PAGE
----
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Why Do We Need And Think About Social Emotional Development?

For a child to develop:

  • Self-Awareness
  • Self-Management
  • Social Awareness
  • Relationship Skills
  • Decision Making

Without these skills, children are at a higher risk for mental, behavioral and developmental disorders.  The latest statistics from the CDC show that 1 in 7 children (ages 2-8-years old) have a mental, behavioral or developmental disorder.

What They Need to Master in Their Social Emotional Development

PK2 to Kindergarten years:

  1. Balancing attachment/relationship with their parent and autonomy from parent.
  2. Understanding and recognition of values and standards of parent/school.
  3. Being able to settle their emotional states more times than not (doing this 100% of the time does not happen until early adulthood).
  4. Ability to imagine and anticipate consequences of their behavior.

Elementary School Years:

  1. Ability to delay gratification and impulsivity (not fully developed until late adolescence).
  2. Ability to tolerate frustration
  3. Moving away from concrete thinking to ambiguous thought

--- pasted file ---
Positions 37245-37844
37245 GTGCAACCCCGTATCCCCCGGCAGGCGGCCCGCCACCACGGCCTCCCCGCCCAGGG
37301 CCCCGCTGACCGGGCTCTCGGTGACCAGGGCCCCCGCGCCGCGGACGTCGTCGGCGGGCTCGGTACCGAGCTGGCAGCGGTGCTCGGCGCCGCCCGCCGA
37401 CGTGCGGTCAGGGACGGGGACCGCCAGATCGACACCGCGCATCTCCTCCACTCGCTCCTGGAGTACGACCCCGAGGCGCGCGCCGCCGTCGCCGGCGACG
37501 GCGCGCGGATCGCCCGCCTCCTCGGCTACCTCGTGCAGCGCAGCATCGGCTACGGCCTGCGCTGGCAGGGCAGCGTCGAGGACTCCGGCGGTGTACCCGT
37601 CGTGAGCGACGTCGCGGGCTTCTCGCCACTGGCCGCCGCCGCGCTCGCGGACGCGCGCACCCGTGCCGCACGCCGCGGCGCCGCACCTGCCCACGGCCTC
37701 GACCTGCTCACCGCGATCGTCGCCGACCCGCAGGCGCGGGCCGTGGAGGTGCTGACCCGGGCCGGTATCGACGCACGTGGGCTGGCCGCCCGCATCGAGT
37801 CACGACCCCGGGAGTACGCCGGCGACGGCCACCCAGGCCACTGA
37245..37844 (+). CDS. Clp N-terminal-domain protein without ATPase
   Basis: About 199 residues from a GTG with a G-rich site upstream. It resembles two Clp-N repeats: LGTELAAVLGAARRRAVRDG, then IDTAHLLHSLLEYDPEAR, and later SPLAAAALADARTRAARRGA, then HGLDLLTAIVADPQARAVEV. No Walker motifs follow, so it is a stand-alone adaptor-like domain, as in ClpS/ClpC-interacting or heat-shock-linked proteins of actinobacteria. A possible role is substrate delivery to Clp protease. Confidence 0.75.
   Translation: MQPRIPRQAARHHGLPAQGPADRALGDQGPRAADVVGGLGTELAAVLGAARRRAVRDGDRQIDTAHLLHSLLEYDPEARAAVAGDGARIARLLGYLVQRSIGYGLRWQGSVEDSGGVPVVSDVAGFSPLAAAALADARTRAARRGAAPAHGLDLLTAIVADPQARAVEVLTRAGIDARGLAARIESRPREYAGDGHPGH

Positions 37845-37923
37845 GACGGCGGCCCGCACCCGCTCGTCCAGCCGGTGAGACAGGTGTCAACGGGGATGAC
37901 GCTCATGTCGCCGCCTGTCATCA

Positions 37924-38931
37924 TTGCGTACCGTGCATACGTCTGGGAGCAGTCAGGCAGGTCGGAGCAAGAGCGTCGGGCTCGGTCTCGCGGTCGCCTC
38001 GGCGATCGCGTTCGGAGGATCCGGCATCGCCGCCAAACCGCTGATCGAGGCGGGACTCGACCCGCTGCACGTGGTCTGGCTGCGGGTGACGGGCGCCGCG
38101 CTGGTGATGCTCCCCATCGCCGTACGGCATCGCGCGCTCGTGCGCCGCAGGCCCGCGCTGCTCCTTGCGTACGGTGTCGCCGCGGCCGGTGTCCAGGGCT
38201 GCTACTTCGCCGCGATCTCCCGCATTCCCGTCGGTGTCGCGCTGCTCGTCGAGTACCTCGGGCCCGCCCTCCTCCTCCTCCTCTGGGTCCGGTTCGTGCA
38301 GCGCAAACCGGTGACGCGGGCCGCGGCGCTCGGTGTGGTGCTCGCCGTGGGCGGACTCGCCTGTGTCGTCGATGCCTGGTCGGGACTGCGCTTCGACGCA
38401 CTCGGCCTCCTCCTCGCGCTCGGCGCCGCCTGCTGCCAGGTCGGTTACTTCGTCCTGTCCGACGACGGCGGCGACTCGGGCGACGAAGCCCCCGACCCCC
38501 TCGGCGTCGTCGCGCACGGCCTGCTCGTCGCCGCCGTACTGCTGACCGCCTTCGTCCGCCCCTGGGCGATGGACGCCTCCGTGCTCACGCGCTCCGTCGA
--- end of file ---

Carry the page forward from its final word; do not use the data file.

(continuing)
To achieve and attain the social emotional skills needed to succeed and be ready for Kindergarten they must be able to:

  1. Move from being ego-centric and using magical thinking to logical and concrete thinking view of their environment/relationships
  2. Sense of self and able to handle autonomous tasks-
    1. Making choices/plans
    2. Solving problems
    3. Taking care of personal needs
  3. Regulate their emotions most of the time – by being able to have:
    1. frustration tolerance,
    2. impulse control,
    3. emotional intelligence

What it looks like in school while they are mastering these skills:

Toddlers 1-3 y/o

  • Easily frustrated when not able to communicate &/or attain a task they are interested in
  • Will bite, scream, hit to set a boundary
  • They often have very big reactive emotional outbursts
  • Will follow, scream at, whine to, or touch a caregiver to get  a circle of connection 
  • Their emotions are intense but often short-lived (90 seconds-10min).
  • They want to do things independently, but still require the caregiver’s assistance and security.